But making sure that there are real options for our young people — options that include high-quality career and technical education — is a totally different proposition. We shouldn’t force anyone into that route, but we also shouldn’t guilt kids with low odds of college success — regardless of their race or class — to keep trudging through academic coursework as teens. Yet it appears that we are doing just that; according to Kate Blosveren Kreamer of the National Association of State Directors of Career Technical Education, only 20 percent of high school students “concentrate” in career and technical education, even though that’s a better bet for many more of them. Then, even when students graduate high school with seventh-grade skills, we encourage them to enroll in college, starting with several semesters of “developmental” education.
This might be the greatest crime. How do low-income students who start community college in remedial courses fare? According to the college-access advocacy group Complete College America, less than 10 percent of them complete a two-year degree within three years. Most won’t ever get past their remedial courses. Almost certain failure.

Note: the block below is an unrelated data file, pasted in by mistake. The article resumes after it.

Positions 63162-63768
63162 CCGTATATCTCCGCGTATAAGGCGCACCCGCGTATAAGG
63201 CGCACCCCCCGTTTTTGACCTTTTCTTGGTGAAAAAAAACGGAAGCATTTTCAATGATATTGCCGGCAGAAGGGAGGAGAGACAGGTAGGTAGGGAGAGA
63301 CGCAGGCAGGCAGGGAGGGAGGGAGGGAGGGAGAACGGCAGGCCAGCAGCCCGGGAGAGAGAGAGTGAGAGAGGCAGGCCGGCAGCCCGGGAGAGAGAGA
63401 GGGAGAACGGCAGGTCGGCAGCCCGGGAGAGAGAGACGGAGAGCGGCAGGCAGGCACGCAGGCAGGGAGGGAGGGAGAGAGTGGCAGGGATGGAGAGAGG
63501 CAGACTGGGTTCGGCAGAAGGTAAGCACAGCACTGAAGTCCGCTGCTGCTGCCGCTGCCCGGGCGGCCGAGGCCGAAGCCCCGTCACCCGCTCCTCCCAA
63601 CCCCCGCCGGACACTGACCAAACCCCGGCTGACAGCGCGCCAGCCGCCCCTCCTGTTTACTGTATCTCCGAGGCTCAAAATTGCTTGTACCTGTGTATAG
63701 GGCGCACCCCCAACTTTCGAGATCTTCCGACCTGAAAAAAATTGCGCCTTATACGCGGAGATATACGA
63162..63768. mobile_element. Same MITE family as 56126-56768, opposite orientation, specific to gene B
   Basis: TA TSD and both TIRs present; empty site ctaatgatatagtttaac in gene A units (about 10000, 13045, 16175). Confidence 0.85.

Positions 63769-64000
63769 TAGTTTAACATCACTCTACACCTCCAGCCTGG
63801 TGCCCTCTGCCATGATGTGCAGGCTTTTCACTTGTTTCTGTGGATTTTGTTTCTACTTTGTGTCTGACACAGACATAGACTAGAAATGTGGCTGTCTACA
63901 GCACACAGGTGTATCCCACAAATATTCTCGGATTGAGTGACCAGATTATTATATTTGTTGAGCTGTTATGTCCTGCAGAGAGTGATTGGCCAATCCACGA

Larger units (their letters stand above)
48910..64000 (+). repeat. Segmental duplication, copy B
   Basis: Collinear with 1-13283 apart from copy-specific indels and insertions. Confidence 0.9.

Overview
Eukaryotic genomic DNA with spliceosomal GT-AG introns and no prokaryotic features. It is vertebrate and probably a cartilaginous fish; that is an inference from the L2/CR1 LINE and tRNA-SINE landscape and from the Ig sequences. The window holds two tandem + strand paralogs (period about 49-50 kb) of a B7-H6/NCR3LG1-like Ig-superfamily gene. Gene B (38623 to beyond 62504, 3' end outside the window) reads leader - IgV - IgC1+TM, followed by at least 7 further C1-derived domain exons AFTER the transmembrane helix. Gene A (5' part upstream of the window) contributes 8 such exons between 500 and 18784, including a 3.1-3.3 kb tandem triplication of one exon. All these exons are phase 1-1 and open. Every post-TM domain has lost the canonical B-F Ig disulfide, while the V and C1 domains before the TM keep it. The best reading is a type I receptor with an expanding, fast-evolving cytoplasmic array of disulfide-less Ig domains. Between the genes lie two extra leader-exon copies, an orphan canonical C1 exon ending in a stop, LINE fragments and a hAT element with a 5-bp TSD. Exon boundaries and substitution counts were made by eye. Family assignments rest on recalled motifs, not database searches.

College access advocates look at those numbers and want to double down on reform, seeking to improve the quality of remedial education, or to skip it entirely, encouraging unprepared students to enroll directly in credit-bearing courses, or to offer heavy doses of student support. All are worth trying for students at the margins. But few people are willing to admit that perhaps college just isn’t a good bet for people with seventh-grade reading and math skills at the end of high school.
Unfortunately, our federal education policy encourages schools and students to ignore the long odds of college success. Federal Pell Grants, for instance, can be used for remedial education; institutions are more than happy to take the money, even if they are terrible at remediating students’ deficits, which is why I’ve proposed making remedial education ineligible for Pell financing. On the other hand, Pell can only be used for vocational education that takes place through an accredited college or university; job-based training, and most apprenticeships, do not qualify. That should change.